A year ago this month, Michelle A. Rhee resigned as D.C. schools chancellor, ending a tenure as contentious and turbulent as that of any urban school leader in memory. “The best way to keep the reforms going is for this reformer to step aside,” she declared.
What footprints remain from Rhee’s 31 / 2 years in Washington? An examination of her legacy, with a year’s perspective, reveals a mixed picture of hits, misses, long-term effects and continuing question marks for the 45,000-student system.
The first chancellor in a new era of mayoral control of D.C. schools, Rhee was granted total authority by the man who hired her, Mayor Adrian M. Fenty (D), to turn the low-achieving system on its head. Today, teachers are better paid and evaluated more closely. A landmark labor contract gives school principals more control over who is in classrooms. Basic central functions including purchasing, textbook delivery and food service, although not perfect, are viewed as much improved. Private foundations, enthused by Rhee’s emphasis on teacher quality and willingness to take on a politically potent union, poured millions of dollars into the public schools.
Rhee’s hard-nosed change agency in these areas has allowed her successor and former top deputy, Kaya Henderson, to focus on such matters as curriculum and professional development for teachers.
Views of the schools improved on Rhee’s watch. Eighty-five percent of parents who responded to District surveys in 2011 agreed that the system was “on the right track for student achievement,” up from 73 percent in 2007. The findings are consistent with a Washington Post and Kaiser Family Foundation poll in May, in which a slight majority (53 percent) of D.C. public school parents gave the system positive ratings for the first time in more than a decade.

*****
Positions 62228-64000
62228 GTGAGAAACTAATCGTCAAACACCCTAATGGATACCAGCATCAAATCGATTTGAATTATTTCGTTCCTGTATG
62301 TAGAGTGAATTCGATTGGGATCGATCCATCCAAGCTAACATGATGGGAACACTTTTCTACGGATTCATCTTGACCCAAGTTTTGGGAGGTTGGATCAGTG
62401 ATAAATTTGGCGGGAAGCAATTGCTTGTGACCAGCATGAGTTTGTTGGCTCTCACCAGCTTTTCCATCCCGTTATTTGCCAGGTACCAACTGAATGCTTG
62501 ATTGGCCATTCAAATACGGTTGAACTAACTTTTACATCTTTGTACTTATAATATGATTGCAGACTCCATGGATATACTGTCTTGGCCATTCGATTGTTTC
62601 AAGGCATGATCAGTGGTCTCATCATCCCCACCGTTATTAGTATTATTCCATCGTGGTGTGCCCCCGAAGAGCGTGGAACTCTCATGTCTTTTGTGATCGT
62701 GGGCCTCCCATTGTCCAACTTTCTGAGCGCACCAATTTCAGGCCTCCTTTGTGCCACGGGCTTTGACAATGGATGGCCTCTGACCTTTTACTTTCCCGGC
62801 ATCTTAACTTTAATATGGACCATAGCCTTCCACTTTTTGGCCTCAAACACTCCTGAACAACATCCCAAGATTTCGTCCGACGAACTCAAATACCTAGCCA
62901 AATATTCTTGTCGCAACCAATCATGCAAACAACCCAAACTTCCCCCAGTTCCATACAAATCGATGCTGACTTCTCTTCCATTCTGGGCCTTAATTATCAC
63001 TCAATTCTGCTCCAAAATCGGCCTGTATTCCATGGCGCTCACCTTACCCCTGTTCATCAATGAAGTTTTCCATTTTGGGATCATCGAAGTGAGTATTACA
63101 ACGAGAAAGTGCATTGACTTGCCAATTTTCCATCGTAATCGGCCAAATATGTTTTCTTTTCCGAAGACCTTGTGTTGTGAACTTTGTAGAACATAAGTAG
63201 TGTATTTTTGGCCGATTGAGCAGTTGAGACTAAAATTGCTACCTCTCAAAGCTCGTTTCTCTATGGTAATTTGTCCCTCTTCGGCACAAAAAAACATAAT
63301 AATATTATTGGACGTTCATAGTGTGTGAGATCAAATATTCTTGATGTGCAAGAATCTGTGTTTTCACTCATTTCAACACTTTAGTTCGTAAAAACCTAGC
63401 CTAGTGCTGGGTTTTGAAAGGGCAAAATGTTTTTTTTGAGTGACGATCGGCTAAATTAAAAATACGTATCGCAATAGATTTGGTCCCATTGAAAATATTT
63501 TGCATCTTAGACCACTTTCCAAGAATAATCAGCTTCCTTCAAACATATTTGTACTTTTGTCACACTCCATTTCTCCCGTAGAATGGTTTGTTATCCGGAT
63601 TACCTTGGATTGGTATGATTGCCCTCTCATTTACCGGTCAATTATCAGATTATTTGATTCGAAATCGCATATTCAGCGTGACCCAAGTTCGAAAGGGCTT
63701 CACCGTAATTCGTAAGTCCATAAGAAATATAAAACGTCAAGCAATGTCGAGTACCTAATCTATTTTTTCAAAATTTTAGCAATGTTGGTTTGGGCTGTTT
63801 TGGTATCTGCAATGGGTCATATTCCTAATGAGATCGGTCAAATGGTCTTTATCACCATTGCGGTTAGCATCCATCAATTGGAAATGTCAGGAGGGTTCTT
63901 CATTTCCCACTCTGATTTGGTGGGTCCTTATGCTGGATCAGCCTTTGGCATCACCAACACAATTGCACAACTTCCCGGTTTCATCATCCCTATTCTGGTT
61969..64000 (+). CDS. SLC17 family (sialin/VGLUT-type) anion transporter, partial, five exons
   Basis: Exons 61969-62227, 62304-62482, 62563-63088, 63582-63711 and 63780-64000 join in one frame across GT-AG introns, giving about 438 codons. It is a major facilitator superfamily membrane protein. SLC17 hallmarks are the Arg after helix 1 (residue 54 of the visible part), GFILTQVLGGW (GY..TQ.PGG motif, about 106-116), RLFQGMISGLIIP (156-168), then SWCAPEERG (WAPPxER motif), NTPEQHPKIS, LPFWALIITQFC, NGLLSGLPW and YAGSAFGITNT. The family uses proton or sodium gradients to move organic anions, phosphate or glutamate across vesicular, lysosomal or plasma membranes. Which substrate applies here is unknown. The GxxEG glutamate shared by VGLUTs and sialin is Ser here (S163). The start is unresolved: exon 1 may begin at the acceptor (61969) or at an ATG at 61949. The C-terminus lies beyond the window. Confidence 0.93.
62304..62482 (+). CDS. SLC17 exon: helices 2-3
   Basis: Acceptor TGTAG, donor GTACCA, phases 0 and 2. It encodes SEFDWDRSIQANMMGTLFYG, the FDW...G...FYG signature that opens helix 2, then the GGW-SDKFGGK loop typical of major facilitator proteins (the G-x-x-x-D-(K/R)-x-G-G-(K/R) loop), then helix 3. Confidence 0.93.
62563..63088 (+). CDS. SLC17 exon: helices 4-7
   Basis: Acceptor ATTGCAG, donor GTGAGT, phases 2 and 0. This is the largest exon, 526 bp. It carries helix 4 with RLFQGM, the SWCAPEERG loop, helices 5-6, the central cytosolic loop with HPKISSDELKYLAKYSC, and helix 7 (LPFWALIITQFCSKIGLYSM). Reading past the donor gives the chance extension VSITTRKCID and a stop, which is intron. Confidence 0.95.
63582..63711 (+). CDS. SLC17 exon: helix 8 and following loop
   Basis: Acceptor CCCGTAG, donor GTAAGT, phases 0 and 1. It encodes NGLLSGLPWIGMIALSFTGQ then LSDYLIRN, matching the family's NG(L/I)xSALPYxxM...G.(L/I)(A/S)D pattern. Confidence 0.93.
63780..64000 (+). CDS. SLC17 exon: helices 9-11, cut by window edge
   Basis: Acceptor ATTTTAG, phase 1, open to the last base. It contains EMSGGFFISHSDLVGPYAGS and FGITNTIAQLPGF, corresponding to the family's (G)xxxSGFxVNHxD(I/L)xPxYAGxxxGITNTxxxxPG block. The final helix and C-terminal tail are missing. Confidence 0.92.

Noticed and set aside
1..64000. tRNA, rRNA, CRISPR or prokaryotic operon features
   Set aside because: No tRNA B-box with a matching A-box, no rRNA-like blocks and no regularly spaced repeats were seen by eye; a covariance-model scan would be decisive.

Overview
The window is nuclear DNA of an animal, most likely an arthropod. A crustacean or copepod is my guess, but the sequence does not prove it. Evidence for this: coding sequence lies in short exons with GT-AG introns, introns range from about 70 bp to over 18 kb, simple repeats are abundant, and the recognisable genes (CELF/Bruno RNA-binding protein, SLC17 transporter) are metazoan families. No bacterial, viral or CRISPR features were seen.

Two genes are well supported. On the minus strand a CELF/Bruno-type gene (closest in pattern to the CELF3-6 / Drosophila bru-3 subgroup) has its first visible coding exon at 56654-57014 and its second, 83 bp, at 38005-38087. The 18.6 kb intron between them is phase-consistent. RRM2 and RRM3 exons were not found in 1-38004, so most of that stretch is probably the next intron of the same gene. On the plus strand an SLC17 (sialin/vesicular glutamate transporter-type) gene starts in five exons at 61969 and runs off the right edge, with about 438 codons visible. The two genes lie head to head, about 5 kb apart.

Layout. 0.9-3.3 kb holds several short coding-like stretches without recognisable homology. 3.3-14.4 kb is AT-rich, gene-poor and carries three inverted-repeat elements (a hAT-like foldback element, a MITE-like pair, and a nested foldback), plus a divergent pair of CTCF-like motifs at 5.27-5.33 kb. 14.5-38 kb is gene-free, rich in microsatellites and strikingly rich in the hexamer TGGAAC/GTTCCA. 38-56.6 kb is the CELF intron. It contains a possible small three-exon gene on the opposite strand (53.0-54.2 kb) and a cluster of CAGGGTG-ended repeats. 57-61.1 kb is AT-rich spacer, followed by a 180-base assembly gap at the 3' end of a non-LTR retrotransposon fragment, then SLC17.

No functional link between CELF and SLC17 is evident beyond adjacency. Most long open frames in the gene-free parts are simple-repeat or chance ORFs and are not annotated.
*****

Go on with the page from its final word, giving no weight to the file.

More intangible but equally significant, supporters said, was her elevation of education to a more prominent place in the civic conversation, where it remains today.
“Her major contribution was a wake-up call, an effort to really energize people around the sense of urgency to focus on and improve education in the city,” said Sekou Biddle, a Woodrow Wilson High graduate, one-time elementary school teacher, and former member of the D.C. State Board of Education and City Council. “For years, everyone said it was the most important issue, but somehow the activity or focus never rose to that degree.”
Rhee’s 100-mph approach has also exacted a continuing cost. Parents, especially those from east of the Anacostia River, said Rhee was indifferent to their concerns, closing schools and taking other major steps without adequate consultation. In community meetings, Henderson and her top deputies find themselves contending with mistrust and cynicism that Rhee left in her wake. The same Post poll showed that 40 percent of African American residents approved of Rhee’s performance, compared with 76 percent of whites.